Auerbach is also teaming up with one of Boston’s top chefs, Jeremy Sewall of Island Creek Oyster and Row 34, to teach people how to prepare fish at home through online videos. “We’re putting up really high-quality [frozen] fish,” Auerbach said. “You don’t have to eat it right away. Take it out of the vac-pack, put it on a paper towel and let it dry off. Cook it and put anything you want on it—soy sauce, barbeque sauce, whatever flavor,” he says.
Elsewhere in Cape Cod, Mac’s Seafood is offering curbside pickup at two of its restaurants and three of its retail fish markets remain open. While gift cards to its restaurants have been a big seller, it’s still reeling from the loss of wholesale markets for shellfish and lobster.
And Marder Seafood is continuing to sell to a handful of retail fish markets, including Fulton Fish Market in New York City and Newburyport Fish in Massachusetts, which offers curbside pickup. Fulton is struggling to stay afloat, as are other fish markets in cities hit hard by the virus, such as Pike Place Market in Seattle.
Located in a small seaside community, Newburyport Fish draws customers from neighboring towns and has steady business now, according to its owner Fred Derr, who helps Marden sell lesser-known, locally caught fish species to the public. “We’ll hand them a recipe card for monkfish and clams marinara or white pepper skate,” said Derr. “It makes it a little bit easier for folks.”
Marder is also thinking about getting an early start on its annual family pantry program, which offers low-cost frozen fish to the Cape Cod Commercial Fishermen’s Alliance to provide to people in need. Marder usually participates in the program as a charitable function, but this year the program could also help Marder to keep its supply chains going.
The Alliance, which has supported and promoted small-scale and independent fishermen since 1991, has stepped up its “Stories from the Sea” posts about local fishermen and their catches to promote locally-caught fish during the pandemic. “There are a lot of people supporting local restaurants… but we are also asking people to try to cook more fish at home, Doreen Leggett, a community journalist and communications officer at the Alliance, explained by email. “Retail markets selling local fish are going to matter a lot in the coming weeks.”
Though all agree that retail is critical now, it’s unlikely to make up for the collapse of wholesale markets. “We’re just trying to survive, [to] find every avenue we can,” said Juillard.
Federal disaster assistance earmarked for fishing communities will provide fishermen with grants and other investments. In an email, Ashford Rosenberg, policy analyst for the Gulf of Mexico Reef Fish Shareholders’ Alliance, said the assistance was “an important first step” in helping commercial fishermen…[and] it’s likely that more resources and assistance will be needed down the road as we continue to understand the full economic impacts of COVID-19 on the commercial seafood industry.”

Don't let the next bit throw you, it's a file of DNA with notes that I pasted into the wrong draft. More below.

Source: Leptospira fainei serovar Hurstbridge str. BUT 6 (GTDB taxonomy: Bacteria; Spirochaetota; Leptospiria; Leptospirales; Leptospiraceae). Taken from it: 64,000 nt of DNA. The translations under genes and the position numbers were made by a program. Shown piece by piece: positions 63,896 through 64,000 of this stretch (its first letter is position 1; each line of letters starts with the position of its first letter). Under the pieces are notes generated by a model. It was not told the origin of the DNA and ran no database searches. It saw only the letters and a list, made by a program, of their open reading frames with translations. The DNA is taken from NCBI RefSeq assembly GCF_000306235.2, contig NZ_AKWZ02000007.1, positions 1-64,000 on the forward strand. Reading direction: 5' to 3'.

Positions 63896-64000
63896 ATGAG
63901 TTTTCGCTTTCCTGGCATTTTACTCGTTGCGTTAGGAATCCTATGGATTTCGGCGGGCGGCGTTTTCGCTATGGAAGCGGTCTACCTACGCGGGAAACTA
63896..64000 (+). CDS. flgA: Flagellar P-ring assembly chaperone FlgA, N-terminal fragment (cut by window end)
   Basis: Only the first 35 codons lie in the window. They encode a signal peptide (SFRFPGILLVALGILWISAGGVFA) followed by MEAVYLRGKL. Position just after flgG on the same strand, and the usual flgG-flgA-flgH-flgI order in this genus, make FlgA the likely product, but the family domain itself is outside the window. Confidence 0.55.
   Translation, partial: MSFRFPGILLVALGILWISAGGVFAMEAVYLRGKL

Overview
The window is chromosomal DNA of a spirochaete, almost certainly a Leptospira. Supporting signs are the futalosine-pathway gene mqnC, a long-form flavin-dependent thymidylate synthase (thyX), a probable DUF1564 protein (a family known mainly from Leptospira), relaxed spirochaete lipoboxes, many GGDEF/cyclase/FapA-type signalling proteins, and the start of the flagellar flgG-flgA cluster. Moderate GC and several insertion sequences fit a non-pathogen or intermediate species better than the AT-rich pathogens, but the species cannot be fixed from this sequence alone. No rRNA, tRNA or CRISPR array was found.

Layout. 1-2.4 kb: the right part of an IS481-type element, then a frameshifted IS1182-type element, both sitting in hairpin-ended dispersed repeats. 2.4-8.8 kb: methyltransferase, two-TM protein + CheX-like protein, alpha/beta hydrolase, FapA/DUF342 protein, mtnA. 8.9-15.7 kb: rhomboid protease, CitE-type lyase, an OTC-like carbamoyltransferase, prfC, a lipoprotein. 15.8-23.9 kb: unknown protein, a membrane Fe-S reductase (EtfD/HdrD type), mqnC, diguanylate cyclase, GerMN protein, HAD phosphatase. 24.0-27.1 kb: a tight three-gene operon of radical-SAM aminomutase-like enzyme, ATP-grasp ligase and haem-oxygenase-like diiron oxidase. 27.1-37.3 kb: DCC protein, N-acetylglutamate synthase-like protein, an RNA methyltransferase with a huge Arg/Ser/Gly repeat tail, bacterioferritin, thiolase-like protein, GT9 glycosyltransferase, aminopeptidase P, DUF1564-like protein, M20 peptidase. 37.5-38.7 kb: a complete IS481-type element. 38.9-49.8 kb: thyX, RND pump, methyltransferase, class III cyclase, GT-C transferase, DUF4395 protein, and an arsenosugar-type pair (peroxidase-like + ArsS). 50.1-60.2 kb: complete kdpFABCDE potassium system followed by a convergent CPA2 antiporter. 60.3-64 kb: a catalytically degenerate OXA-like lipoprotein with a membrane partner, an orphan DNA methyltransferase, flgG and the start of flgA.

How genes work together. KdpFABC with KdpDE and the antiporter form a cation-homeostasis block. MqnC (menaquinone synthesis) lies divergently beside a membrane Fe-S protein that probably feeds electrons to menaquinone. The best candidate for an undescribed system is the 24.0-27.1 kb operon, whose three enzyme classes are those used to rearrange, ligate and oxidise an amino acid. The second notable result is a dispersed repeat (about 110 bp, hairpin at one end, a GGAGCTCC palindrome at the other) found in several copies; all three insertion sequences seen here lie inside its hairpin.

The industry’s struggle to respond to the coronavirus crisis is exposing the fault lines in our fisheries: climate change and historic overfishing are already bringing many to the brink, and the global supply chains that encourage, say, New Englanders to eat Asian shrimp, while their local catch is exported abroad, are ultimately unsustainable.
In the Gulf of Mexico, fishermen are still recovering from hurricanes Irma and Charlie and fresh-water flooding that led several states to declare fisheries disasters last year, according to Rosenberg.
Wholesalers and fishermen are especially worried about losing some supply chains permanently. They fear that restaurants selling domestic fish may never reopen when the pandemic abates, or that the restaurants that have simplified their menus for curbside pickup might not return to offering their catch. It’s also possible that restaurants could switch to imported, mostly farmed seafood, in a downturned economy.
Take the Gulf of Mexico region, where 80 percent of snapper and grouper that’s landed by commercial fishermen goes into restaurants. “It’s so expensive, it ends up being a nice plated dinner. It found its niche,” Jason Delacruz, a Florida fisherman and wholesaler, told Civil Eats. “If we end up losing 50 percent of the restaurants in the U.S., say even 20 percent, it’s going to change the world that we sell fish to,” he said.
When Delacruz was left with 16,000 pounds of fish and no buyers two weeks ago, he was lucky to be able to sell some of his fish to grocery store chains, but he had to drop his price low enough to out-compete imported grouper from Nicaragua. He also sold fish to a restaurant owner who set up a retail operation in his restaurant parking lot, cutting, processing, and vacuum-packing single portion filets.
Like the New England fishermen, such retail markets are tiding him over. But, Delacruz said, “the wholesale side is what always made everything make money—retail was a side thing.”
Auerbach says he hopes this moment provides an opportunity to tweak the seafood supply chain for the better. On top of cooking seafood at home, he says he hopes “[imported] offers in big box stores’ seafood cases might get in line with what’s being landed locally.”
“The world was so flat” before the pandemic, he said, in a reference to the globalization of supply chains, “but, maybe it’s not.”
Top photo: Scott MacAllister, courtesy of the Cape Cod Commercial Fisherman’s Alliance